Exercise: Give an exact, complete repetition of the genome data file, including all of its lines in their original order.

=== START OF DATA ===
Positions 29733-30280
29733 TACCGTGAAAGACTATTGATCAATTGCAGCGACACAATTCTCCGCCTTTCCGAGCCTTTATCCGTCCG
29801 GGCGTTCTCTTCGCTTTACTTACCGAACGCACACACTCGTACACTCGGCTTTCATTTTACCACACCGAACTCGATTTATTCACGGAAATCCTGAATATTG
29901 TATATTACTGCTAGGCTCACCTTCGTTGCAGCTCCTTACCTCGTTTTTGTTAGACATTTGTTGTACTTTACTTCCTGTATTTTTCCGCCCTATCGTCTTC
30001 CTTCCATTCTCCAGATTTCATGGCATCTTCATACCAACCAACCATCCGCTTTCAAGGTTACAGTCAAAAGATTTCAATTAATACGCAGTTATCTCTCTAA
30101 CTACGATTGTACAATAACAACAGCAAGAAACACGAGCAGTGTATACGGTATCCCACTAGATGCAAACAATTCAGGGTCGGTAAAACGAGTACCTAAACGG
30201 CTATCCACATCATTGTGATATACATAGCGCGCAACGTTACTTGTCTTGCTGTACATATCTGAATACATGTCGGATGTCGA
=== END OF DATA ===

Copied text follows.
Positions 29733-30280
29733 TACCGTGAAAGACTATTGATCAATTGCAGCGACACAATTCTCCGCCTTTCCGAGCCTTTATCCGTCCG
29801 GGCGTTCTCTTCGCTTTACTTACCGAACGCACACACTCGTACACTCGGCTTTCATTTTACCACACCGAACTCGATTTATTCACGGAAATCCTGAATATTG
29901 TATATTACTGCTAGGCTCACCTTCGTTGCAGCTCCTTACCTCGTTTTTGTTAGACATTTGTTGTACTTTACTTCCTGTATTTTTCCGCCCTATCGTCTTC
30001 CTTCCATTCTCCAGATTTCATGGCATCTTCATACCAACCAACCATCCGCTTTCAAGGTTACAGTCAAAAGATTTCAATTAATACGCAGTTATCTCTCTAA
30101 CTACGATTGTACAATAACAACAGCAAGAAACACGAGCAGTGTATACGGTATCCCACTAGATGCAAACAATTCAGGGTCGGTAAAACGAGTACCTAAACGG
30201 CTATCCACATCATTGTGATATACATAGCGCGCAACGTTACTTGTCTTGCTGTACATATCTGAATACATGTCGGATGTCGA